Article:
PEERS empowers pathways to employment, removes barriers to at risk of homelessness

B.C. employment. Image credit: Unsplash

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Vancouver/CMEDIA: British Columbia (B.C.)’s Pathways to Engagement and Employment Readiness (PEERS) program and the service it provides opening alternate routes to employment for people experiencing or at risk of homelessness would reportedly benefit more than 300 people in B.C., said a news release.

Nearly $3.7 million has been invested in this program by the Government of Canada and its Skills for Success program.

“This innovative project will provide crucial skills training and support…empowering them to better participate and succeed in B.C.’s growing workforce…Through our Skills for Success Program and partnerships with provinces and territories…build a stronger and more resilient workforce across Canada,” said Randy Boissonnault, federal Minister of Employment, Workforce Development and Official Languages.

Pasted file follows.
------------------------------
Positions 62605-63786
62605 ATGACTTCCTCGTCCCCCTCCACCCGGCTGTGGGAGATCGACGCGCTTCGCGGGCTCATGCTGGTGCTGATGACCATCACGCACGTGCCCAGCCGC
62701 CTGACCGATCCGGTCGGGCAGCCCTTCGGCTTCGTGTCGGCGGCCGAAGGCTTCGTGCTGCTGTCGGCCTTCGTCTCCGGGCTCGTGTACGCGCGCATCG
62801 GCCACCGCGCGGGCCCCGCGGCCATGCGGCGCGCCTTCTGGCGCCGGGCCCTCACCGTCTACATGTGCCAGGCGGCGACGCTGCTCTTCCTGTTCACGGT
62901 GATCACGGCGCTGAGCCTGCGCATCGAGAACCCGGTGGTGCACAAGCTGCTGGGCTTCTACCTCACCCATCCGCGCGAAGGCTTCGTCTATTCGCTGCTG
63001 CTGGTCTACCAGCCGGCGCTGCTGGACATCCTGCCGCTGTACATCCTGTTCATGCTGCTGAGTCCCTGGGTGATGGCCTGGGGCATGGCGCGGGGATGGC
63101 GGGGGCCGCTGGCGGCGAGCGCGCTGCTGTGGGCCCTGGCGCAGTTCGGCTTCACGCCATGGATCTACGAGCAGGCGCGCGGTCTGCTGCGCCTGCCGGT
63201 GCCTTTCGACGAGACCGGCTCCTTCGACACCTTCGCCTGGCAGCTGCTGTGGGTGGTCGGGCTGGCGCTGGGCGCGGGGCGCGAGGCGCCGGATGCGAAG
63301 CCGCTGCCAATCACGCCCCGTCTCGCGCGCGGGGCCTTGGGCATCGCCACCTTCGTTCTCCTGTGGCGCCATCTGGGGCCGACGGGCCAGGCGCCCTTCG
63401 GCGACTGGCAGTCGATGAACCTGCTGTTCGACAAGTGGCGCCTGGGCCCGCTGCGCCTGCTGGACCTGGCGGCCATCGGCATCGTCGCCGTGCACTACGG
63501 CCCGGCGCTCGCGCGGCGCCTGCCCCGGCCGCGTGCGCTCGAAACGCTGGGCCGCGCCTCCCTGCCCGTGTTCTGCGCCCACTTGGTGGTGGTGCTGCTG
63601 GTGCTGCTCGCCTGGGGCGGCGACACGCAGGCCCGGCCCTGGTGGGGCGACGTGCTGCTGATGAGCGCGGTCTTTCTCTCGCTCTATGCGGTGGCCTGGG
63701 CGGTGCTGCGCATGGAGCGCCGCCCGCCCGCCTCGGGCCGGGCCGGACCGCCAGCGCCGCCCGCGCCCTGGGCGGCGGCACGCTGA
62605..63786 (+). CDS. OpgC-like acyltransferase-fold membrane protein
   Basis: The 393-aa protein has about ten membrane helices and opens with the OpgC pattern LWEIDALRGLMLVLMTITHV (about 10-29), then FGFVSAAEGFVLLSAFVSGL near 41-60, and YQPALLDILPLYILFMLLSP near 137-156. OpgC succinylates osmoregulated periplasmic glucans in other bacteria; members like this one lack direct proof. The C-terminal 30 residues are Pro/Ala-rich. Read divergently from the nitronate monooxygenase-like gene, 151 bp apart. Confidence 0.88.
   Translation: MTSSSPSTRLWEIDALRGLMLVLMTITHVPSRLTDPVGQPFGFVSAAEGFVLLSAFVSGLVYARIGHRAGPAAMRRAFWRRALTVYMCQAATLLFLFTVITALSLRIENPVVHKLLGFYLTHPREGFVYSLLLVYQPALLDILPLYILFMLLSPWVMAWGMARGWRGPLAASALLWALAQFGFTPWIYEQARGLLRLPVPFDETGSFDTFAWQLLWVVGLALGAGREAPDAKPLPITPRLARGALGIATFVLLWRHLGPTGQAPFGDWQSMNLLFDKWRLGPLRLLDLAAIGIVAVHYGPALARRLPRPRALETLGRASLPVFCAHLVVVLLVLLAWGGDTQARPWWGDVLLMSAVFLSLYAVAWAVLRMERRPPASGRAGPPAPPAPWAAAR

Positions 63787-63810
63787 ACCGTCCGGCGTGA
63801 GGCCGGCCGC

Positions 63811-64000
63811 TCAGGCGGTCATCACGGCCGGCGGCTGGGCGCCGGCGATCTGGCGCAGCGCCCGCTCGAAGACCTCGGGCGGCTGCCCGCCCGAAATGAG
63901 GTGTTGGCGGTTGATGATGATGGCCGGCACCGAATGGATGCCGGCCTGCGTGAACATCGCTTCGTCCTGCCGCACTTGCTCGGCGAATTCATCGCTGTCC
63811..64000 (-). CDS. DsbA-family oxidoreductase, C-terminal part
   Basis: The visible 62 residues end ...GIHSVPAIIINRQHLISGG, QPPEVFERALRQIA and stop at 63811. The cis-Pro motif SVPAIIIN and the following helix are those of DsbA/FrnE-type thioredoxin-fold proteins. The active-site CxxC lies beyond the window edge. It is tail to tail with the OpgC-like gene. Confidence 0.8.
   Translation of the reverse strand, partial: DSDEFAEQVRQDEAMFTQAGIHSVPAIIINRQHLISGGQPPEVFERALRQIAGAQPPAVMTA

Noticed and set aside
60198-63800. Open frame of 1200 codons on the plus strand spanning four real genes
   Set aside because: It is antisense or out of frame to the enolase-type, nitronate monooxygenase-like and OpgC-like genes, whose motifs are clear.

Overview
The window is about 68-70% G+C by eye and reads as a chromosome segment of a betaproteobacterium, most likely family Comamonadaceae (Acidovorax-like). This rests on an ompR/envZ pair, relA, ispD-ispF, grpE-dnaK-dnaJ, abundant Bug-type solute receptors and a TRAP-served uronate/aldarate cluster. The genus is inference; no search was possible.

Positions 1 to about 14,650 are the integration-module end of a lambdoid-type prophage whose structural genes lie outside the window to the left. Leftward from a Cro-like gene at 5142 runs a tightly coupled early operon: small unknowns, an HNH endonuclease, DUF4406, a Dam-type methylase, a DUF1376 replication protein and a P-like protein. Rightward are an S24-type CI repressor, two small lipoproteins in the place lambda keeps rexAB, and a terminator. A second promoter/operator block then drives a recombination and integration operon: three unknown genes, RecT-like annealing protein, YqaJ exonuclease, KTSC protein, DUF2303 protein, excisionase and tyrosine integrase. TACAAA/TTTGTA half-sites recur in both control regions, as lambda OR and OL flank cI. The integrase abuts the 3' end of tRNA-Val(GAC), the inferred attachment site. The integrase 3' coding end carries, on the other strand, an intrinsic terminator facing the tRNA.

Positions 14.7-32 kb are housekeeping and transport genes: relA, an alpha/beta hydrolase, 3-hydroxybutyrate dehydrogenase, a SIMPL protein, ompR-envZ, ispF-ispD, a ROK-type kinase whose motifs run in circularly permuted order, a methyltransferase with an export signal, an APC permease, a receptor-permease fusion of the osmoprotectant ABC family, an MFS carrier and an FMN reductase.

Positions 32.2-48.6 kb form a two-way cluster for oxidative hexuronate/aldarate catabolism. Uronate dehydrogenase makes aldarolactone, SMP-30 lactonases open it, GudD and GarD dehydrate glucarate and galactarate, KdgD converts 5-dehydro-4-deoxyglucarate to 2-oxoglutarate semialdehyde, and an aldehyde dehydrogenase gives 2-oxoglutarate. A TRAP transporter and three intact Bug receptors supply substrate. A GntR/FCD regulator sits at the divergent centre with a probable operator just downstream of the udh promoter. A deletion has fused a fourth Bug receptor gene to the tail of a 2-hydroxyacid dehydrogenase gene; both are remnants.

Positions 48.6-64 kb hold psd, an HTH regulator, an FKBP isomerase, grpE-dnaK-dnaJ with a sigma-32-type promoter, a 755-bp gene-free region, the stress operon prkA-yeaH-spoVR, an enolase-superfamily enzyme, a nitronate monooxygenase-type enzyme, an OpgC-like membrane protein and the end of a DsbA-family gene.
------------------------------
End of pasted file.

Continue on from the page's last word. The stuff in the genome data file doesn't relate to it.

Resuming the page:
“PEERS is breaking down barriers…to move toward employment while contributing to their community and seizing the opportunities in B.C.’s growing economy,” said Selina Robinson, B.C.’s Minister of Post-Secondary Education and Future Skills.

Besides providing Informal and flexible work placements in a safe and welcoming environment, PEERS programs also facilitate participants in peer-engagement, undertaking a variety of jobs or tasks to benefit vulnerable community members while receiving an income or income support.  

Supported by a provincial investment of $480 million over three years, StrongerBC: Future Ready Action Plan not only expands skills training for employment programs for individuals facing barriers, makes post-secondary education and skills training more affordable, accessible, responsive and relevant but also responds to the biggest challenge of the need for skilled, trained and talented people.